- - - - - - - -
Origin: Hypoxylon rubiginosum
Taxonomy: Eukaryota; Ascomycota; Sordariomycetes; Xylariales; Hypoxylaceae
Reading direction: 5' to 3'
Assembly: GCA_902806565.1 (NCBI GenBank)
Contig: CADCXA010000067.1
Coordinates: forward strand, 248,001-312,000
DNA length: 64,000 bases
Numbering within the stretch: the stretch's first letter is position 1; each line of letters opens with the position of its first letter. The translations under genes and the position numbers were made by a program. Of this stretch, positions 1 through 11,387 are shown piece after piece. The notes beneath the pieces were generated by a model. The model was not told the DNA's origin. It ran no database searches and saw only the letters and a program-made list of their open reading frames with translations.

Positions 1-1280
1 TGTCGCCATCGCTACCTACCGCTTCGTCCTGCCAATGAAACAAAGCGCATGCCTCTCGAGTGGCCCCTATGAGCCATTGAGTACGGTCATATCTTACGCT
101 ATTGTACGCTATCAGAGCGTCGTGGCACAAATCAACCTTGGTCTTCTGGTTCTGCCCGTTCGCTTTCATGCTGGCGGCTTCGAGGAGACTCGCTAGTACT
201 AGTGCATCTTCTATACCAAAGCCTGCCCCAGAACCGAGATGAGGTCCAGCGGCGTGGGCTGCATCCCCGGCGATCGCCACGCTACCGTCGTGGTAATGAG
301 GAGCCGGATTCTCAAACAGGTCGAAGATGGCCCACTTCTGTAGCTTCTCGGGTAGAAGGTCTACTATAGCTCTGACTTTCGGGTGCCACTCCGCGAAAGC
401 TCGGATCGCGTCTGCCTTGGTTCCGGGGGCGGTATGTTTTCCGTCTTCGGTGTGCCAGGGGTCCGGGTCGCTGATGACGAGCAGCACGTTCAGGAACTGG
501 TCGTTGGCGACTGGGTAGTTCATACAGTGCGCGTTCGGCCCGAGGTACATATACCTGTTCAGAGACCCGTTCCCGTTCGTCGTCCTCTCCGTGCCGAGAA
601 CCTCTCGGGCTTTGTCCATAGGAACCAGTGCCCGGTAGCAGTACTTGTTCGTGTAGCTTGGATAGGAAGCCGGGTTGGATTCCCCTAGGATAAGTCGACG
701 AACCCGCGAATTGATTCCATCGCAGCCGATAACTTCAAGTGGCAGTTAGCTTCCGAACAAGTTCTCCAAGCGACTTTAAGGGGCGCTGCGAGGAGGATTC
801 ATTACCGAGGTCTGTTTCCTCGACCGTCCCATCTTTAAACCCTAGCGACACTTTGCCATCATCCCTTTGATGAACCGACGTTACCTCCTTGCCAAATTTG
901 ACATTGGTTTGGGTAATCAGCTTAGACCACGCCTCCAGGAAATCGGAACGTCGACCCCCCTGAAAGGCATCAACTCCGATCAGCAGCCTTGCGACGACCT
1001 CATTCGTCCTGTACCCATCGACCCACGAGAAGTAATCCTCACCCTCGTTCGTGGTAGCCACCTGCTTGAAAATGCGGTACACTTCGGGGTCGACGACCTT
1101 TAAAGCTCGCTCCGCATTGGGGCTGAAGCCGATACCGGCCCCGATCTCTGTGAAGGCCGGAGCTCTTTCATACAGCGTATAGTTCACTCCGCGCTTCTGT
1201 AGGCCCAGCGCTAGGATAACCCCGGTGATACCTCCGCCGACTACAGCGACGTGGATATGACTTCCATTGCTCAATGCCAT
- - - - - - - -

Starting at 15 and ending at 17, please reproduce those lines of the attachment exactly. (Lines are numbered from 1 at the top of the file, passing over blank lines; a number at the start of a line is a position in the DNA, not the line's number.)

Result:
501 TCGTTGGCGACTGGGTAGTTCATACAGTGCGCGTTCGGCCCGAGGTACATATACCTGTTCAGAGACCCGTTCCCGTTCGTCGTCCTCTCCGTGCCGAGAA
601 CCTCTCGGGCTTTGTCCATAGGAACCAGTGCCCGGTAGCAGTACTTGTTCGTGTAGCTTGGATAGGAAGCCGGGTTGGATTCCCCTAGGATAAGTCGACG
701 AACCCGCGAATTGATTCCATCGCAGCCGATAACTTCAAGTGGCAGTTAGCTTCCGAACAAGTTCTCCAAGCGACTTTAAGGGGCGCTGCGAGGAGGATTC